Books on C++

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51 Replies - 76530 Views - Last Post: 01 August 2016 - 06:33 PM Rate Topic: -----

#46 Bench  Icon User is offline

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Re: Books on C++

Posted 01 April 2016 - 01:29 AM

View PostDADDYCARDONA, on 31 March 2016 - 05:12 PM, said:

I have read this post and I am going to start learning Visual C++ should I learn C++ first. I am not new to programming but reading some of these posts I see my issue. I try to do what the schools teaches us and that is rush my learning. Is there a good book for visual C++ and is visual studio community good enough to use for real? I am trying to learn this because back in the 90s i took a class on turbo C++ but to me it is more important that I really understand this because my son and I are going to learn together and he is smarter than I and he is going to be 16. He has a better grasp on programming then I do for he scripts in lua for roblox pretty well. I figured I know a little Java and JS that maybe I can learn this with him for a boding experience since we both actually enjoy it I just suck at it LOL So any suggestions?

It's a good idea to stick fairly closely to standard C++ while you're starting out - C++ itself has quite a few concepts to teach you which will be useful when you're trying to swim further ashore with 3rd-party libraries and other tools.

The number of "good" books out there for learning C++ is unfortunately limited. The majority of C++ books still tend to lead you astray somewhat by teaching big chunks of the 'C' language first, and they get bogged down into absurd amounts of low-level detail regarding computer science concepts such as memory management, algorithms and data structures (All useful topics for an advanced programming course, but not really beginner topics for just learning how to write programs or how to use a programming language. I guess it's a sign of the times that programmers in 2016 generally don't need to write their own data structures or manage memory very often).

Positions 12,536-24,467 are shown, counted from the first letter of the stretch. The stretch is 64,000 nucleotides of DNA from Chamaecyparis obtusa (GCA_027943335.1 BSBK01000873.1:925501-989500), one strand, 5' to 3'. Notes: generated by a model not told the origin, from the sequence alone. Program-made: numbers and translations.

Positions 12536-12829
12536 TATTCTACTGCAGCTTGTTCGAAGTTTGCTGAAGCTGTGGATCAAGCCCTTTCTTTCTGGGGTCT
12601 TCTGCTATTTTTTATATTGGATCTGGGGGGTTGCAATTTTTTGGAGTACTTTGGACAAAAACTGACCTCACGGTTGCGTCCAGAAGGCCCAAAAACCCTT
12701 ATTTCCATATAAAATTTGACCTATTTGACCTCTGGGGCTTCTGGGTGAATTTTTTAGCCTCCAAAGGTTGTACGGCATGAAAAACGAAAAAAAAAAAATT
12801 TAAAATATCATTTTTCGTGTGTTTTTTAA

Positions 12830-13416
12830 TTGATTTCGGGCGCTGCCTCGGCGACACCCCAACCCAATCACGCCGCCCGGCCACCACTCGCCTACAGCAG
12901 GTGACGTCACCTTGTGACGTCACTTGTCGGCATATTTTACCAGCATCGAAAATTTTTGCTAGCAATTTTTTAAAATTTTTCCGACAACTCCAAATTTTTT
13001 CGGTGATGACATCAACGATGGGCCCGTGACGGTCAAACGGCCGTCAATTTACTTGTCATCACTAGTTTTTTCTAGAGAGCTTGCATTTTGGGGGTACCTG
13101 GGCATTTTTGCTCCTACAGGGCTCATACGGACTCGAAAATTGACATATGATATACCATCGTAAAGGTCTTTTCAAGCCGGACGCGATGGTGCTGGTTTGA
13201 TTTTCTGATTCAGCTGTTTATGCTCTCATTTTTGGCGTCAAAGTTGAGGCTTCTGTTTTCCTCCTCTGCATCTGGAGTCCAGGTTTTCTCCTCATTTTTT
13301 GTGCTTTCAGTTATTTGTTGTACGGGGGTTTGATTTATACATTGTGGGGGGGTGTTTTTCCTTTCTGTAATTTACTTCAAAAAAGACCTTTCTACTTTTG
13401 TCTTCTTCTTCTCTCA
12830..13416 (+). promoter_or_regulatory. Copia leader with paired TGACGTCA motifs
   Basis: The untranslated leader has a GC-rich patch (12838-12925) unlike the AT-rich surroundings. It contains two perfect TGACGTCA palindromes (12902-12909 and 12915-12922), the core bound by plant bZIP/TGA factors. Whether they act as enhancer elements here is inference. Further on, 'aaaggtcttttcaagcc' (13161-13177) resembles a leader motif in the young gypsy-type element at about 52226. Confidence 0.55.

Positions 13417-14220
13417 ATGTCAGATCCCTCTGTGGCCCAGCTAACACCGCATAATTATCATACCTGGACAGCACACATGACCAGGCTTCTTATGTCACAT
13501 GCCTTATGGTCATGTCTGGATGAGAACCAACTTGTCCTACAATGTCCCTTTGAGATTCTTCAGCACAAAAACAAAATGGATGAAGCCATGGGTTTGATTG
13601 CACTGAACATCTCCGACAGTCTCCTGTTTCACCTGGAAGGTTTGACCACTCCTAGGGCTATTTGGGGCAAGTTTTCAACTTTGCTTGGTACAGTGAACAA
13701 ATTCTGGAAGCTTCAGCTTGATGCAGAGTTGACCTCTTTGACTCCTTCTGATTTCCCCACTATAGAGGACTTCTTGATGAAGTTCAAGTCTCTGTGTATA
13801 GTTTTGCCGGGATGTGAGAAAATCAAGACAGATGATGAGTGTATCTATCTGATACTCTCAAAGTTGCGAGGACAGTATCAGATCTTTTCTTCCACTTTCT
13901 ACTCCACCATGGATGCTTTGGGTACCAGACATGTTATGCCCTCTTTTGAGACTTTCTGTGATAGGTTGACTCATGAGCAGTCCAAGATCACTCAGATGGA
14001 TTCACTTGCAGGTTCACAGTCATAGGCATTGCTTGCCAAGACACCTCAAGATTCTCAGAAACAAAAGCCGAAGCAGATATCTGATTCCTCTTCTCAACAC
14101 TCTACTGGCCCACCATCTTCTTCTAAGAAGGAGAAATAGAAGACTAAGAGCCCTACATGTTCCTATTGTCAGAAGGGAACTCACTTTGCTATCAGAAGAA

If your last encounter with C++ was with Borland's Turbo C++, then you'll probably have learned most of those "C like" things before. C++ itself has evolved and modernised, but only a handful of books have kept up the pace. The 3 beginner books which have managed to stay up-to-date are:
  • C++ Primer by Lajoie/Lippman
  • Accelerated C++ by Koenig/Moo
  • C++ Principles and Practice by Stroustrup


As someone with prior experience in a handful of languages, you'll probably cope fine with Koenig's Accelerated C++, which is a wonderfully condensed, concise and well-structured book which doesn't waste time repeating itself or diving into long-winded terse explanations (You might find yourself re-reading the same page twice, or even re-reading the whole book - but that's not a bad thing IMO).

While it does explain the basics of if/while/for/functions/etc, its real focus is teaching all of the bits of C++ which aren't found in C (The bits which make C++ an easier language to use for solving "real" problems, whereas the C language gets bogged down in low-level detail). The book is a little bit old, but not really outdated - i.e. everything it teaches is absolutely relevant in 2016, but it's lacking coverage on newer features like Threads and Regex.

Stroustrup's Principles and Practice is much newer book, which crosses-over between modern C++ and general software development (so it's a book which teaches you how to be a programmer, rather than simply teaching how to use the C++ language). Stroustrup's book also branches out beyond the core C++ language, and spends time on 3rd-party tools (he uses a GUI toolkit called FLTK).

Lastly, Lippman's C++ Primer is a really big book of C++. It's almost 3 times the size of Accelerated C++, and it's very slow-paced in comparison, but it has a lot of coverage and depth.